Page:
What has your experience as a nonbinary person in tech been like?
The pronoun struggle is frustrating; people seldom get my pronouns right or even acknowledge them. Colleagues misgender me all the time, especially when no one in the workplace shares my identity, which is most of the time for me. Nonbinary people’s experiences are certainly not a monolith; it varies depending on how you were assigned at birth and how you present. As someone assigned female at birth, people perceive me as and treat me like a woman. People misgender me even when my pronouns are next to my name in Slack!
There is also the issue of not wanting to bother correcting clients when I’m in a client-facing role. Part of me thinks, who cares if they misgender me? My interactions with them are limited before I send them on their way, but it does take a psychological and emotional toll.
I believe things are improving for nonbinary people in tech thanks to growing conversations about our experiences and pronouns. Still, it’s undeniably frustrating when people don’t register what I say when I try to correct them.
Besides more inclusion, do you think there is another way to get people to use other’s correct pronouns? Does it lie in diversity training or some other method?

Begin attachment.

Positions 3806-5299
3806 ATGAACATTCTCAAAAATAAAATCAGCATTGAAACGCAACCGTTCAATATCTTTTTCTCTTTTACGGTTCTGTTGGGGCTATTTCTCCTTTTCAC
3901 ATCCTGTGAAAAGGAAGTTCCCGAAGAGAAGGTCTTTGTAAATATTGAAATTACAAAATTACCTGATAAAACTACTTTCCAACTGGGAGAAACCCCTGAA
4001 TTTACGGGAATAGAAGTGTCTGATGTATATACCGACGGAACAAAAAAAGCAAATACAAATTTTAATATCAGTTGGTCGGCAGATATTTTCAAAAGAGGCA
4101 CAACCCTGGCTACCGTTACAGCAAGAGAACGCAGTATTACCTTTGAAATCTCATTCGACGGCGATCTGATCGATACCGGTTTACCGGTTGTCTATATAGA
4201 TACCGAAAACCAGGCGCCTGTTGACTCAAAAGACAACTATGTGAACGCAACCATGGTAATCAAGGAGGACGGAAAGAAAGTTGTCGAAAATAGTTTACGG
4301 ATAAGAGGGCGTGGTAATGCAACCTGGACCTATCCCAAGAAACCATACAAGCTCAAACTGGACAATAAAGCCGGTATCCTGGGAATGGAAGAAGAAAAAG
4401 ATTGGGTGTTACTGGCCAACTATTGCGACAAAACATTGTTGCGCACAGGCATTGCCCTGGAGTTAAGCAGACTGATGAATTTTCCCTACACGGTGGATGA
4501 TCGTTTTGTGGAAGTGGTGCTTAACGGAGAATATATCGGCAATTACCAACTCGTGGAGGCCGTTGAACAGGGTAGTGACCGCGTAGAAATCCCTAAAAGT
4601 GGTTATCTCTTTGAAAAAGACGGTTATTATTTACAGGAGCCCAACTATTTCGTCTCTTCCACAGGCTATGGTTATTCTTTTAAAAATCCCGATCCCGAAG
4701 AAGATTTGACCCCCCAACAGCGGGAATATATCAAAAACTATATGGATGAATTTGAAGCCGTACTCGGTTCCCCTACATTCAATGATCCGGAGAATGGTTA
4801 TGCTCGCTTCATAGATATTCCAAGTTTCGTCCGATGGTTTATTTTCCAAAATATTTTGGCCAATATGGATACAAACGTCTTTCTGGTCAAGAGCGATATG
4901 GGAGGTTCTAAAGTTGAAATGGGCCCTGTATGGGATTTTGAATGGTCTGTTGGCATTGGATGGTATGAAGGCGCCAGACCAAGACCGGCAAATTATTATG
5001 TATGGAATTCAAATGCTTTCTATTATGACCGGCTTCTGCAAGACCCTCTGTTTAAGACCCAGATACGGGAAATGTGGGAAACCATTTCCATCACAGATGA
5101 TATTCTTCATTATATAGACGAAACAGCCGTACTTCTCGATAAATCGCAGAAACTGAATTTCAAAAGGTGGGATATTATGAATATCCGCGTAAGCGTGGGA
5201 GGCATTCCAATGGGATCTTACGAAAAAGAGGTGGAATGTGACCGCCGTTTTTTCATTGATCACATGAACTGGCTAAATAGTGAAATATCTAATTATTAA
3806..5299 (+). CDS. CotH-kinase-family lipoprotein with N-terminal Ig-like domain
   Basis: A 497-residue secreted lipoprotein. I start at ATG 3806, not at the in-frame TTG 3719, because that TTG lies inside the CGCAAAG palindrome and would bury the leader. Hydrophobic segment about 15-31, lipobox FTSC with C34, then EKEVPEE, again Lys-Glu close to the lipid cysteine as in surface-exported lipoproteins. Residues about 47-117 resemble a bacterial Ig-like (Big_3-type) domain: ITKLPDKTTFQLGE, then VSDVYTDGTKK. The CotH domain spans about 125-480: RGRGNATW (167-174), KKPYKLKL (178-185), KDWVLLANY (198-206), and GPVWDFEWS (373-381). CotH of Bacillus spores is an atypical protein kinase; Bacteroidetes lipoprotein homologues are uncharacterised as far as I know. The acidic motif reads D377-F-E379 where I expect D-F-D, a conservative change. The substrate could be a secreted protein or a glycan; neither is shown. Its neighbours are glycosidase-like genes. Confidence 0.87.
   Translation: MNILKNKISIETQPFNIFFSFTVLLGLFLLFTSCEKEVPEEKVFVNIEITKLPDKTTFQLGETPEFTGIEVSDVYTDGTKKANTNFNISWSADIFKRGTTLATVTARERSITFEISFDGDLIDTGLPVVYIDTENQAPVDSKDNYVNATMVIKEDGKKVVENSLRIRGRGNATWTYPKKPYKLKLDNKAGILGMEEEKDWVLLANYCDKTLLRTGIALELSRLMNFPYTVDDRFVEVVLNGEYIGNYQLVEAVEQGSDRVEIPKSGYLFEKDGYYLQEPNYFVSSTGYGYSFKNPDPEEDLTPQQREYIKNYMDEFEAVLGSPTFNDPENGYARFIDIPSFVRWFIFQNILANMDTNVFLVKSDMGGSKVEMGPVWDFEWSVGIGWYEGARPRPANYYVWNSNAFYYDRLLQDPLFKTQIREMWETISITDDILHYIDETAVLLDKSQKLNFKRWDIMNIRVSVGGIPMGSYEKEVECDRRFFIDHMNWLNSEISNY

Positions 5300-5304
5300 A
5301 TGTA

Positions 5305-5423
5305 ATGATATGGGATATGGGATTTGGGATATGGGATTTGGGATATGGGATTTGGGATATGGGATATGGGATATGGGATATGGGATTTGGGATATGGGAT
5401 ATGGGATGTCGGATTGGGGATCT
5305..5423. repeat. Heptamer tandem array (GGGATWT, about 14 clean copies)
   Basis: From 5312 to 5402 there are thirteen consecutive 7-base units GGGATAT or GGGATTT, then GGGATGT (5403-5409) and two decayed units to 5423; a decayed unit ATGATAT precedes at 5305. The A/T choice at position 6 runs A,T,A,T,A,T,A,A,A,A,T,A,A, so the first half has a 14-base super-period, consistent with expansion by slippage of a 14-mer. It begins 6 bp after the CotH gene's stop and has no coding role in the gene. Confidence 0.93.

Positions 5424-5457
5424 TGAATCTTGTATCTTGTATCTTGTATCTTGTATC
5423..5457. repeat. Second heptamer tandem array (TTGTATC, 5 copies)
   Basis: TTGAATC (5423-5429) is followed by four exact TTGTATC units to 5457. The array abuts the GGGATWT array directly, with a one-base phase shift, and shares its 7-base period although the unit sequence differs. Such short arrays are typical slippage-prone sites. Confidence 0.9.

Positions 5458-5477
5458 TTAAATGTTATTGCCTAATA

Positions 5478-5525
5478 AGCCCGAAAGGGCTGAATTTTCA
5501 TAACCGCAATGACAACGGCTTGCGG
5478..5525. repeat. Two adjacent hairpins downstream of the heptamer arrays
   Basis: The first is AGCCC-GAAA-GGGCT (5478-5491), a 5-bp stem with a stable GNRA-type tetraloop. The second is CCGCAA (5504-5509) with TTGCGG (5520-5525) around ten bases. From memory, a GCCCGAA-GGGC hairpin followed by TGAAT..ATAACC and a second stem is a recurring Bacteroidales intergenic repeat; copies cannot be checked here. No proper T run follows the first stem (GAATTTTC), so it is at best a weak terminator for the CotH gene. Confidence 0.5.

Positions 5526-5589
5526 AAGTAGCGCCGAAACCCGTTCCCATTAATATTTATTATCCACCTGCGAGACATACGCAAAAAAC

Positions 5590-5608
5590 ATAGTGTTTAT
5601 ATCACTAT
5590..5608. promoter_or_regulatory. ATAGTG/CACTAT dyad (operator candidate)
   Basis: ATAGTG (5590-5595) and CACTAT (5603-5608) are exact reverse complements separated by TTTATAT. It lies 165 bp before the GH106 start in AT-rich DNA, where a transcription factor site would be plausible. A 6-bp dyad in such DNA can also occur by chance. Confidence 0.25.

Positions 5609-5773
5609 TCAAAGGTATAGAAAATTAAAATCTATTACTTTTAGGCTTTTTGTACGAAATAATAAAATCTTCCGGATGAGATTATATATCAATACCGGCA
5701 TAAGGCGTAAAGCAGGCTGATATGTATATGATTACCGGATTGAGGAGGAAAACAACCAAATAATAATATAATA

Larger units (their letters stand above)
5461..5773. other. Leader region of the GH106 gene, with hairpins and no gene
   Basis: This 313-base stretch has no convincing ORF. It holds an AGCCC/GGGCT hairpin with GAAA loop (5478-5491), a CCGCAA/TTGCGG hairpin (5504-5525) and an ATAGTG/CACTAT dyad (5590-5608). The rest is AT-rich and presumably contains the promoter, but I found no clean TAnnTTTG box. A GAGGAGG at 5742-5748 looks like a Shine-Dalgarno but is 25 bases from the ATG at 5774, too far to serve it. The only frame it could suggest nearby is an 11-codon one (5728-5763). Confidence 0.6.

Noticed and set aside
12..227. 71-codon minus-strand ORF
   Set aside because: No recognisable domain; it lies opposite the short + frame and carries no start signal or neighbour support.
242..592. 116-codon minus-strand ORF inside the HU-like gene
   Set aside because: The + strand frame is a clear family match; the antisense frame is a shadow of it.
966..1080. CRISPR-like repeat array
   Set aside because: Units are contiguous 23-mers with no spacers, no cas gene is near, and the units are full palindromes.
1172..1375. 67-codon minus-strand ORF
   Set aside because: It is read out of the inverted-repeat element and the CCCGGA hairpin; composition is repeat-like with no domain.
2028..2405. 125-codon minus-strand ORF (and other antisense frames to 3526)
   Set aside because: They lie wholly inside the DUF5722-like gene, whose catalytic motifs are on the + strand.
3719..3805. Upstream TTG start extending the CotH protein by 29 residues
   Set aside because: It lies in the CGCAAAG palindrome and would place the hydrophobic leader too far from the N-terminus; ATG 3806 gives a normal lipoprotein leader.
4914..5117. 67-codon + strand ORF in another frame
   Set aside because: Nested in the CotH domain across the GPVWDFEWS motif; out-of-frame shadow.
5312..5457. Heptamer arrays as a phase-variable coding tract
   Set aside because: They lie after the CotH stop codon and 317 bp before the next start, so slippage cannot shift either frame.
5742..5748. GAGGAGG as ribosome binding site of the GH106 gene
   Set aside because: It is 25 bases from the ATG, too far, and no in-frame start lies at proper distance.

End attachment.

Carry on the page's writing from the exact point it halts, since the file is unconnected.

I conduct anti-racism education and implicit bias training, so we talk a lot about cis-hetero-normativity and why people assume others’ genders. This cultural apparatus is really what’s at work; it’s not necessarily an individual actor’s fault if society socialized them to think a certain way. What matters is what they do after learning the truth.
So, I think training can help, but it fundamentally begins with basic human respect for how people identify and not how you identify them. Our minds can’t help but label people, but it’s crucial that we not impose our labels on others. How odd would it be if you introduced yourself as Jacob, but I said, “You seem more like a Dan to me, so I’m just going to call you Dan?”
It’s as simple as that. You wouldn’t call someone a name that doesn’t belong to them, so you shouldn’t refer to people with pronouns that don’t belong to them, especially if you’re aware. Training in the workplace can spread awareness, but true inclusion starts earlier.
Did misgendering happen to you a lot in the restaurant industry, or is it more pervasive in tech?
People didn’t refer to me as much in the restaurant industry. You’re pretty invisible in fine dining. It’s worse in tech for that reason, but I also transitioned into the field when I first started using they/them pronouns. I didn’t face as many issues or bring it up as often initially, but it got to the point where misgendering made me really uncomfortable, and I had to speak up. I would say, “Hey, I’m nonbinary, I use they/them pronouns, and here are some articles and resources about what nonbinary means.” Some people responded well to it, and others didn’t, which is why I say it comes down to basic respect.